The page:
Drawing – and Erasing – Artistic Boundaries
If you live in the mountains like I do, you don’t see a straight road like this very often. If you see one, you know the very ground under it has been sculpted by human hands, like this massive embankment of the Ashokan Reservoir, which was filled beginning 100 years ago, in 1912. It took two years to fill the reservoir. My friend Ellen Miret, an accomplished artist who works in glass, took this photo one year ago while we were walking there.
As a painter and illustrator, the road I walk is very different from that of an artist like Ellen. My work is relatively small, and is often published in books or online. Ellen creates huge architectural installations in glass, often for churches and synagogues. But we are both artists trying to reach a goal: enough success that our artwork can be profitable enough to at least partially support our families, and its own creation.
In an effort to make our art accessible to collectors and clients, we often have to draw lines that define how we work. Yet by its very nature, artistic expression defies boundaries, and it evolves. I veer back and forth between fine and commercial art all the time, drawing upon many of the same drafting skills and sense of design for both endeavors. Can artists simply erase the lines that separate different categories of visual art? That is a question that many an artist ponders, and probably no two would give the same answer.
These photos show two of my recent paintings in progress. One is a cityscape in modern Jerusalem, painted in acrylics on canvas. The other is an illustration of the hold of a slave ship en route from West Africa to South Carolina four hundred years ago. In the former case, I worked up sketches on site, followed by a painted color study on paper, before beginning the final canvas. For the latter, I worked from a collage of photographs copied from library books and online sources. The process is much the same in both cases – rough sketches followed by tighter drawings which are then transferred to the final painting surface. Yet there is a difference. Illustrations are dictated by an assignment; freedom of expression exists only within a fixed structure. Fine art can be inspired by anything, and comes from the heart, bowing only to the rules that determine its own visual cohesion. Illustration demands accuracy and thoroughness, while fine art is subjective, and allows for experimentation. Too much experimentation, however, can be the straightest road to failure.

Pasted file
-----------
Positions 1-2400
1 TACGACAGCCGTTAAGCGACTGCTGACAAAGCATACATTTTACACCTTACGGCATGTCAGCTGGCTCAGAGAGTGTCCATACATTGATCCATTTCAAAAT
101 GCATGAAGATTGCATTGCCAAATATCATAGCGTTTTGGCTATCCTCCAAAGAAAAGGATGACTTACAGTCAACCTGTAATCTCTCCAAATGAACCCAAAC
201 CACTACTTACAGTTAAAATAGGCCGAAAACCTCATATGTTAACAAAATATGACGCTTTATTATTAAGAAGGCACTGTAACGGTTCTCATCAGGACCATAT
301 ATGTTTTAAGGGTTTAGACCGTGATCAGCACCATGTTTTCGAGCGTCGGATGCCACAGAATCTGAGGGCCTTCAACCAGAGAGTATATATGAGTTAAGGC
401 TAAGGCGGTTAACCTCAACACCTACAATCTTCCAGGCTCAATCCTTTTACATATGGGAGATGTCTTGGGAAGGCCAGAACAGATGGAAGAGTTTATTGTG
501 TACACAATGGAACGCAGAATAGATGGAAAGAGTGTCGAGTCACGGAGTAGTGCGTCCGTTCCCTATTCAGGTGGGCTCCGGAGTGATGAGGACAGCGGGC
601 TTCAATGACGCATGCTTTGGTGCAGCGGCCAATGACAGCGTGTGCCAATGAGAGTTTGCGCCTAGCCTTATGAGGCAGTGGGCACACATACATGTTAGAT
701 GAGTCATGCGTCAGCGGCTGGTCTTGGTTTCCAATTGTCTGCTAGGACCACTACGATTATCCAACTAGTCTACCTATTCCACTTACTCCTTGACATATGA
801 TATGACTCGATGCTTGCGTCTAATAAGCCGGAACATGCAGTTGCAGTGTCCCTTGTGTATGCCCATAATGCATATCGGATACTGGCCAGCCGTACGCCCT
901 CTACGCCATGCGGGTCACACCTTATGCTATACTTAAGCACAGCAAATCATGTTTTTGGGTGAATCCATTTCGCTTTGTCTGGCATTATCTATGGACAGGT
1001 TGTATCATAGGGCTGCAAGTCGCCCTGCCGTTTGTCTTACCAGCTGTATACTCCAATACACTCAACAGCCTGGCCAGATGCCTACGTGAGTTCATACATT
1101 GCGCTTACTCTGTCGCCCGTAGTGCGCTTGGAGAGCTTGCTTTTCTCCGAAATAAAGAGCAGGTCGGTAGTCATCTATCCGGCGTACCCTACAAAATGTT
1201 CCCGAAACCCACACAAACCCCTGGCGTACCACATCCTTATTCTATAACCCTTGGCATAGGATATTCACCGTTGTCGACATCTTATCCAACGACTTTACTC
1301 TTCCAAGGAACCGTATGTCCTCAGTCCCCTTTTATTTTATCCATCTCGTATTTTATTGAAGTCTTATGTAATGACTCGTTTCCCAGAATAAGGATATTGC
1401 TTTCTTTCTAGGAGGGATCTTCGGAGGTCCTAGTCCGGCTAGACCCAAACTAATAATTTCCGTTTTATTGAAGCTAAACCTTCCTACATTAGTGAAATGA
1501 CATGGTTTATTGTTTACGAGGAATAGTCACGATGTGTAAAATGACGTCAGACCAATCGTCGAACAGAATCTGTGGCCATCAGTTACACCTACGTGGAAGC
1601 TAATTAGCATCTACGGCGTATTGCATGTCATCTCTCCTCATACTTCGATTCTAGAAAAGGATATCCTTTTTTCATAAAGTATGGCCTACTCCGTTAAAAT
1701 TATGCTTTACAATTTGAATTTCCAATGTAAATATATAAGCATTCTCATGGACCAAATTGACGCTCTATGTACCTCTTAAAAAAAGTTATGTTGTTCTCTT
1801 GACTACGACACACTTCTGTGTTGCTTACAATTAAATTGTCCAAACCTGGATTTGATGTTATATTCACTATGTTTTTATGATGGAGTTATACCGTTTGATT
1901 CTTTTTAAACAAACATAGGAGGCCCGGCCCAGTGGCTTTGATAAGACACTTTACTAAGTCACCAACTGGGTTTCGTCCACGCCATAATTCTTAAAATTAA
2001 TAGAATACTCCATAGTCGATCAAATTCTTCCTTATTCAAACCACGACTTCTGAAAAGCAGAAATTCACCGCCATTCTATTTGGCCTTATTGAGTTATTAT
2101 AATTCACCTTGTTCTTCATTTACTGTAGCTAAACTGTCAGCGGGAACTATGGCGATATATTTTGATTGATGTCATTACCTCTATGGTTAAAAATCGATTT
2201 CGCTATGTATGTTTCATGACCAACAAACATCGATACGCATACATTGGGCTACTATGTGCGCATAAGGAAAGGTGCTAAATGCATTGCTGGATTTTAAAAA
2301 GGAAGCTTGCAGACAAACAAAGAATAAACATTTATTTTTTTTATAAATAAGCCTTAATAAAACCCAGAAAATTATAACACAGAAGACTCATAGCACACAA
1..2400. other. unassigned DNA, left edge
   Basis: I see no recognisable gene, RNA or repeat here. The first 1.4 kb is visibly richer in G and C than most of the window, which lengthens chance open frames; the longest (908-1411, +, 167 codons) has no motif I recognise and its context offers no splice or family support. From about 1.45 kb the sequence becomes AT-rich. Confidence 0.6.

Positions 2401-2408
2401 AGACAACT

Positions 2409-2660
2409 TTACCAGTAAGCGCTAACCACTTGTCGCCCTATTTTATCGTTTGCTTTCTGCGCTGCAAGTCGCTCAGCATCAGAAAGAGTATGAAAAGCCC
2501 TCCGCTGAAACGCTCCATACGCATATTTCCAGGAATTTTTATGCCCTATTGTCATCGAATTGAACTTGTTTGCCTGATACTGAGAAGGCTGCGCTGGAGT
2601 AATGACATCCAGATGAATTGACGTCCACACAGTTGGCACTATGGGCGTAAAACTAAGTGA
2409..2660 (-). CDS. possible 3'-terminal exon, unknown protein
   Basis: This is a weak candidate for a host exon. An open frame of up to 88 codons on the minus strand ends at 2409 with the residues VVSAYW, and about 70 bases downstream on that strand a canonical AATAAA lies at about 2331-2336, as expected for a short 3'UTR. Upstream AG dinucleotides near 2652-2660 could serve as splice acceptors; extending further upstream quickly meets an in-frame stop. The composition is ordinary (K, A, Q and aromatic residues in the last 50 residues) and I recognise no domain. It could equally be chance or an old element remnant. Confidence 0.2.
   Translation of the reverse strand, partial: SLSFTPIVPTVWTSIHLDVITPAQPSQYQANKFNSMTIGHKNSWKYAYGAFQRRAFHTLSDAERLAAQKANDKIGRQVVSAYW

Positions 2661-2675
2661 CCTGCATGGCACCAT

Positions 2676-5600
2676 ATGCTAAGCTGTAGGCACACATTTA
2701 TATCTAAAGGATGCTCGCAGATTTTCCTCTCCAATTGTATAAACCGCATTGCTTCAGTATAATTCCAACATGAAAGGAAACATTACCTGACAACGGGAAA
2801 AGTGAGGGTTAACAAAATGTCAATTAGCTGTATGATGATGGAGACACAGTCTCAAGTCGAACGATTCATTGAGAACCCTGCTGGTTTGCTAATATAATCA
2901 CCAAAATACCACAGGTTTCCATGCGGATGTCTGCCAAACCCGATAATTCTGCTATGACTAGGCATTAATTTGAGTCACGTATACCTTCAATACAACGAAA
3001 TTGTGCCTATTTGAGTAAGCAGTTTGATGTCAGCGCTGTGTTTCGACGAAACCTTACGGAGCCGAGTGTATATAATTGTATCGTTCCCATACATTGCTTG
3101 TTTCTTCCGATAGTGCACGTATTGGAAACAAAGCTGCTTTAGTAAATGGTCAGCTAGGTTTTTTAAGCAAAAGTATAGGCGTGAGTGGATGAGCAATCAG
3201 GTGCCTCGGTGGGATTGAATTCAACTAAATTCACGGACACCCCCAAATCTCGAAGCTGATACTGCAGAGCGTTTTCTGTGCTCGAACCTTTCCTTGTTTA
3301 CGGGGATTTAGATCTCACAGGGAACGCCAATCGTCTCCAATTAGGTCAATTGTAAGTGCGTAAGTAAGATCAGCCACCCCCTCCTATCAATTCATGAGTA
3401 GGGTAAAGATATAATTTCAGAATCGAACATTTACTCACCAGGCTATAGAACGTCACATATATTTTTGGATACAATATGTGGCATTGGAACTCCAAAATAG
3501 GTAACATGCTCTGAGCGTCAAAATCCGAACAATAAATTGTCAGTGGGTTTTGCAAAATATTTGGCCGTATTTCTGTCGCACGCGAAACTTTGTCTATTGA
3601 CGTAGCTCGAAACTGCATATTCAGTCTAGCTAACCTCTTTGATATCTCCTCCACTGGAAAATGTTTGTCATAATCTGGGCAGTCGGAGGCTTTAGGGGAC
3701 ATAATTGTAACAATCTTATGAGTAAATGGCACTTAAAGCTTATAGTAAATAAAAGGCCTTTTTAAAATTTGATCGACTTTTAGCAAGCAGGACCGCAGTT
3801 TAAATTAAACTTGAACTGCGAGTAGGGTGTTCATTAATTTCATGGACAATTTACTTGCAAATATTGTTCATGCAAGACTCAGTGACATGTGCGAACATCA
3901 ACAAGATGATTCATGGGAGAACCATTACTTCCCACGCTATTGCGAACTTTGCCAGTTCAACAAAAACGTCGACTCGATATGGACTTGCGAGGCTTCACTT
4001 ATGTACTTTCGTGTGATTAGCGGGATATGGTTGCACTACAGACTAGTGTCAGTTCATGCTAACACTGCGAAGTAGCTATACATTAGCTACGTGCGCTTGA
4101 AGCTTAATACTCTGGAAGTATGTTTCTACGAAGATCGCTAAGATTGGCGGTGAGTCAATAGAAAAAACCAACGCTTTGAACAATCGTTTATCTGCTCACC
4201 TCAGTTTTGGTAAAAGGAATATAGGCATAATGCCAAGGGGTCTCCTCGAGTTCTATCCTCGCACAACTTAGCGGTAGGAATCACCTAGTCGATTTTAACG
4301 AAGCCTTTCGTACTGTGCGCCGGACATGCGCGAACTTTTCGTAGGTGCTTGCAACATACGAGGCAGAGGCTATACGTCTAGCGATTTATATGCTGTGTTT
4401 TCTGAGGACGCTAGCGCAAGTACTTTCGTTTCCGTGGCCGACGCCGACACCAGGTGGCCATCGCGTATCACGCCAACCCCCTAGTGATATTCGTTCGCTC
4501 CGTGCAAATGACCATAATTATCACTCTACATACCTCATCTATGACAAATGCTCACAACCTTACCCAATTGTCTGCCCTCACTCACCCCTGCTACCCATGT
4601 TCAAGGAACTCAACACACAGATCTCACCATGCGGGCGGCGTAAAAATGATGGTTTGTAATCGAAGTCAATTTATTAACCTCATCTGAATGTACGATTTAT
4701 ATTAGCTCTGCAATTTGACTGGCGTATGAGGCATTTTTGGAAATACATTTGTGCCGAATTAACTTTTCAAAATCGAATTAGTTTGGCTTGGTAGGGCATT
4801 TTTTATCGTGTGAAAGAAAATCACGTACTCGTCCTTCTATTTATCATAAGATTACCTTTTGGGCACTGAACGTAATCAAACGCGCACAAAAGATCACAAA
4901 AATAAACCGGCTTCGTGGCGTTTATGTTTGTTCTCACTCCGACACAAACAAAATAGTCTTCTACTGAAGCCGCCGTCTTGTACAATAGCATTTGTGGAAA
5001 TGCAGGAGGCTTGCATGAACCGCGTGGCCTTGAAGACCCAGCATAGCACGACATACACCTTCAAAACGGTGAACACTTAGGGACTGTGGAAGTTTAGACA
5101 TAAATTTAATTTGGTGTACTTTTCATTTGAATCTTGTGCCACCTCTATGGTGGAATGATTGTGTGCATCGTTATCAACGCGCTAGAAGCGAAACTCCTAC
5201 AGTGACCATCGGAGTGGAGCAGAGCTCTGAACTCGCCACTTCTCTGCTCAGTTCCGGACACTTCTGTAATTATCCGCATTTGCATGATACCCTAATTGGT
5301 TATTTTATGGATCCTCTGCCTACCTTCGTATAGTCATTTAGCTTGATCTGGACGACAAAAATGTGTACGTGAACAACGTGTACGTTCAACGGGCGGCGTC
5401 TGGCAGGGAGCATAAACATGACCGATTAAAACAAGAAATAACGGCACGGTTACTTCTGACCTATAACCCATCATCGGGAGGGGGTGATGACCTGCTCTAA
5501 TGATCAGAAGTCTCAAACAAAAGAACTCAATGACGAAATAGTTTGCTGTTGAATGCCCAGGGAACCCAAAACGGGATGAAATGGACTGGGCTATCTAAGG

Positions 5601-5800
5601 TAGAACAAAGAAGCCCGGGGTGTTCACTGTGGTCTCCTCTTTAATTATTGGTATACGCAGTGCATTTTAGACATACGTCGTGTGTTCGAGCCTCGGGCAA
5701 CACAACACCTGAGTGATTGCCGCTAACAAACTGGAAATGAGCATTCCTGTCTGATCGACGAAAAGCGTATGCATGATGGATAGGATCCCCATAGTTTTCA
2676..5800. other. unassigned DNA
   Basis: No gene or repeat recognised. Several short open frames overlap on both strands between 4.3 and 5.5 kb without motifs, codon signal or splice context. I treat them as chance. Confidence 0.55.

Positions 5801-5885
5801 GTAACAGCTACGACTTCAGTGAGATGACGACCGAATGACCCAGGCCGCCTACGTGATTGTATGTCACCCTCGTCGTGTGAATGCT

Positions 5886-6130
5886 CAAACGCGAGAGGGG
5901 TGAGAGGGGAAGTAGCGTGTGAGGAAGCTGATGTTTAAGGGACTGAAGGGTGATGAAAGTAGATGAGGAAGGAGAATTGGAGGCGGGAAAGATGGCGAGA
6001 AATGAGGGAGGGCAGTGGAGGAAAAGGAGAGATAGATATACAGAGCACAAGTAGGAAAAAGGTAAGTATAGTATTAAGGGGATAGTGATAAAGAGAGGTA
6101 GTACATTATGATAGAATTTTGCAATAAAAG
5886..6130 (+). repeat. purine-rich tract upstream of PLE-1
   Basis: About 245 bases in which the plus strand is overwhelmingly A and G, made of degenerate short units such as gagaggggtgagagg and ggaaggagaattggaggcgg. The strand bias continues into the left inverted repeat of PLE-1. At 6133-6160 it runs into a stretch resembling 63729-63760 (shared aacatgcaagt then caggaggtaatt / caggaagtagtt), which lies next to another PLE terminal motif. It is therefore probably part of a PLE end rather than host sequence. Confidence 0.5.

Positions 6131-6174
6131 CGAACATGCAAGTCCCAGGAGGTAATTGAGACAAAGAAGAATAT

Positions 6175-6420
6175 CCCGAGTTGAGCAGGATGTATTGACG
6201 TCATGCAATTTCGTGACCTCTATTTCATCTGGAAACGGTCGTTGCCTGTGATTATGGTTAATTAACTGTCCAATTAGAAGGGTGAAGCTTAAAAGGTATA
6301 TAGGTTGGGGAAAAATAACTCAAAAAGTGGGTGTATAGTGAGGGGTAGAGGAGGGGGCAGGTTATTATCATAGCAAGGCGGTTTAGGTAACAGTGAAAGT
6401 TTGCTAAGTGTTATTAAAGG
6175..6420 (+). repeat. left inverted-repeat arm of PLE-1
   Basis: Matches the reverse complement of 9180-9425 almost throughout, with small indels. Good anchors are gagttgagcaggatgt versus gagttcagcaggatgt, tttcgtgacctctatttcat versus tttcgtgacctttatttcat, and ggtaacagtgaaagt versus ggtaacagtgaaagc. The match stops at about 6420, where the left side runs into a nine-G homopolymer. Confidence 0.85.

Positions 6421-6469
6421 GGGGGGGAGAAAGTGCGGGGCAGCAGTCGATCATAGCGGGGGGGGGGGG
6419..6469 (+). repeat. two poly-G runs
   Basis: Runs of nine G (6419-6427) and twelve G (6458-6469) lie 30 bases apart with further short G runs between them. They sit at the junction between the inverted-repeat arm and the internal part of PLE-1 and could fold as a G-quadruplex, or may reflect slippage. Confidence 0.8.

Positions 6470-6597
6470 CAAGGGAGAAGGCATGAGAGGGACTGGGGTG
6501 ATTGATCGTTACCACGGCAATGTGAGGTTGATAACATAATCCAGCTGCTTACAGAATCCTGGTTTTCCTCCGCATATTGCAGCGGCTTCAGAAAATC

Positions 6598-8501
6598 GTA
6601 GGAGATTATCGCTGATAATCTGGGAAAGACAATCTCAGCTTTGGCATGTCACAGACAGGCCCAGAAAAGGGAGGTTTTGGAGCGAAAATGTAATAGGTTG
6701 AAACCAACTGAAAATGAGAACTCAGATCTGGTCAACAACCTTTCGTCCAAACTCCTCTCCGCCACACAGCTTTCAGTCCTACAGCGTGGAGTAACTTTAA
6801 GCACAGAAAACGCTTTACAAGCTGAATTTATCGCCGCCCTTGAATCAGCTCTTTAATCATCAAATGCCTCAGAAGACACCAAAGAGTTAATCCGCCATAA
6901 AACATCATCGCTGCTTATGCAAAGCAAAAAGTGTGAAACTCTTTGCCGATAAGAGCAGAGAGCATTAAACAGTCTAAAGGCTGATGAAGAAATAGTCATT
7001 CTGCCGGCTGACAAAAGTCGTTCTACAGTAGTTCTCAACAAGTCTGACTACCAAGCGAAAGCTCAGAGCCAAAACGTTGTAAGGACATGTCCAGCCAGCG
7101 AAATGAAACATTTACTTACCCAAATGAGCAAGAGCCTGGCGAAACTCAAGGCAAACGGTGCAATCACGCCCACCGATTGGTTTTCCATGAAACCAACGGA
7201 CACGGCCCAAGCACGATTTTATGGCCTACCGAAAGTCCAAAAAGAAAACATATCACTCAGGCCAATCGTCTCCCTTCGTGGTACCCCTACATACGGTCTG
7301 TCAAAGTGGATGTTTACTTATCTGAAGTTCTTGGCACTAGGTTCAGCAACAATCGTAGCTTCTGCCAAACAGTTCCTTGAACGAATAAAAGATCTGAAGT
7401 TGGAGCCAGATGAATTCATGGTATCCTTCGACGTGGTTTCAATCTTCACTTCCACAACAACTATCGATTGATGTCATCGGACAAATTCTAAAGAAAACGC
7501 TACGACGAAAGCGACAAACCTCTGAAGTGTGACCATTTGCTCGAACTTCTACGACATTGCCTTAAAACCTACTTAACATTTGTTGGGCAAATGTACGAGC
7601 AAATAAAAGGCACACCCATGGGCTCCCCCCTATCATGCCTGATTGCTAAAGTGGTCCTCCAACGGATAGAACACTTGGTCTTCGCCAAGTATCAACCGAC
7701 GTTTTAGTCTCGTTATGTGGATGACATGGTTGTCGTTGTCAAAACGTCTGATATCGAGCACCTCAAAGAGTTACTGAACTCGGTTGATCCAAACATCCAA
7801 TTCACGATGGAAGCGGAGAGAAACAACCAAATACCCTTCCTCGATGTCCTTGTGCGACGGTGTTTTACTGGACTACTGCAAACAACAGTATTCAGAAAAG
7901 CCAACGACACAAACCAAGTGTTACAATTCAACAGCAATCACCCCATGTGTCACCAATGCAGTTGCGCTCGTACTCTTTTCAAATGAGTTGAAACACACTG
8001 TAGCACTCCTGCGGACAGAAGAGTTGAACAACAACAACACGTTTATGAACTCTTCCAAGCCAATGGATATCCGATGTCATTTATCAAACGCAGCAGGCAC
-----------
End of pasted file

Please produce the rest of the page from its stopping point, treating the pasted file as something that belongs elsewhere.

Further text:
If you haven’t visited the recently-updated gallery section of my website, I invite you to do so. There you will find both fine art and illustration happily coexisting. I like to blur the line between them, bringing structure into fine art and trial & error into commercial art as much as possible. Sometimes this slows down my work as an illustrator, but I think it also brings fresh ideas to a process that can become too formulaic. A little tangent can be worth the extra time. As an editor I worked with years ago once put it, “sometimes the shortest path between two points is not a straight line.”
“I can’t even draw a straight line“, people who think they can’t draw often say.
Neither can I – without a ruler.
Happy Autumn to all!